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Philosophy Research Archives

Volume 1, 1975

William H. Brenner
Pages 46-53
DOI: 10.5840/pra197513

Prime Matter and Barrington Jones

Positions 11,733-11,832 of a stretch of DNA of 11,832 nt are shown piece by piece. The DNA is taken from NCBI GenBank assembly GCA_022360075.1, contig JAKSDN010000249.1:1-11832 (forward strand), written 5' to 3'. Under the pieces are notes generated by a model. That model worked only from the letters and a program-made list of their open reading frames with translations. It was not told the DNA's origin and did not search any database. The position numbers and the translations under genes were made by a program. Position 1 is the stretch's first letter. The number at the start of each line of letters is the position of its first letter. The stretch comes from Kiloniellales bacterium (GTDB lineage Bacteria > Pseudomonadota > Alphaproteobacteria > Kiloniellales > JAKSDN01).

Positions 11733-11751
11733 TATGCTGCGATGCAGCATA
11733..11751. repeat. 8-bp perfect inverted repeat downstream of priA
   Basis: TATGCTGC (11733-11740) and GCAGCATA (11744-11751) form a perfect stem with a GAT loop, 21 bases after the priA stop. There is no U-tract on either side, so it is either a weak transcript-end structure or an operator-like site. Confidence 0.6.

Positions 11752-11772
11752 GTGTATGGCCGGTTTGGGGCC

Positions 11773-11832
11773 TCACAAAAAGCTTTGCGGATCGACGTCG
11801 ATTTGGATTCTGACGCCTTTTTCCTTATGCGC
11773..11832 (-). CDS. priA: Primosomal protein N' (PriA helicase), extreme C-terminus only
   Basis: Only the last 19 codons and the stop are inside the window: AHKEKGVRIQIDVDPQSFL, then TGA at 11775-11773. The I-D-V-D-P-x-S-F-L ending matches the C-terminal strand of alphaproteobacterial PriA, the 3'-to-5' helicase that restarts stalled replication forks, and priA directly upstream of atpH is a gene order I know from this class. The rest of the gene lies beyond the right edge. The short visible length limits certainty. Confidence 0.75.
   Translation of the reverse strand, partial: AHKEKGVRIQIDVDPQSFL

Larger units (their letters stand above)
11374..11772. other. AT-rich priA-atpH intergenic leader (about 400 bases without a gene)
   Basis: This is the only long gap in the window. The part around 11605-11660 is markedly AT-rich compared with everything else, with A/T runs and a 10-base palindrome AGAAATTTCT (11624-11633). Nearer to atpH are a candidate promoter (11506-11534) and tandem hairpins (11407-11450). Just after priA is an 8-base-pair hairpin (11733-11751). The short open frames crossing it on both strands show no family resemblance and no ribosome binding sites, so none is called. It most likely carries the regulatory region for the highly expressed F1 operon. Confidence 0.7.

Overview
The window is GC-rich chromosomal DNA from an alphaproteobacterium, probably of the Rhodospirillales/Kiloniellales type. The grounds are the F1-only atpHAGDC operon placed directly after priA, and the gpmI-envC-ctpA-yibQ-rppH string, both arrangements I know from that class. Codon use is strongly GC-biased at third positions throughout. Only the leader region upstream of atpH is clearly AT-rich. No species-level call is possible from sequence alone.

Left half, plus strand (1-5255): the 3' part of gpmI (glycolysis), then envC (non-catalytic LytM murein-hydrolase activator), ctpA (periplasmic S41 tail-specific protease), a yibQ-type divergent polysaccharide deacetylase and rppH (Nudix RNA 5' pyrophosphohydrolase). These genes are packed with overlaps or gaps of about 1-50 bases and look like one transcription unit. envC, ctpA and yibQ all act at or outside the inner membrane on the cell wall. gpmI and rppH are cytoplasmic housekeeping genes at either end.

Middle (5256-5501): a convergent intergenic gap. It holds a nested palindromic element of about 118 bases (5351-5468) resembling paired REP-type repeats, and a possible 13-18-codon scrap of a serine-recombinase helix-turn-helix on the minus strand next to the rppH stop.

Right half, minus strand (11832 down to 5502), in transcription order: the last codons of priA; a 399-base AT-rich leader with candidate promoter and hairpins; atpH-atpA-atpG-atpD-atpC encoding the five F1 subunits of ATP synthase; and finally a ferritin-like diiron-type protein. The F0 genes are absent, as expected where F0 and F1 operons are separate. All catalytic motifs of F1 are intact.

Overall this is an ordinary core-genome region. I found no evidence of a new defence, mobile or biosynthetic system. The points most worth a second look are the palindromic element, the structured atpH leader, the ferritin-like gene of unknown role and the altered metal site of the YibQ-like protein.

In Philosophical Review, October 1974, Professor Jones argues that Aristotle's concept of matter is that of any individual item, such as a piece of bronze or a seed, with which a process of coming into existence begins, and which is prior (in a purely temporal sense) to the product which comes to exist. Aristotle does not try to prove the existence of some sort of "super-stuff" called "prime matter." I argue that Jones' account does not do full justice to Aristotle's analysis of change, or to the traditional notion of prime matter based on it. I criticize Jones' arguments and draw attention to a passage in which Aristotle says that matter comes to be and ceases to be in one sense, while in another it does not. "Matter" in the first sense refers to the determinate individual, the first term of a change; in the second sense it is the "stuff" which remains after a substantial change, the "prime matter."

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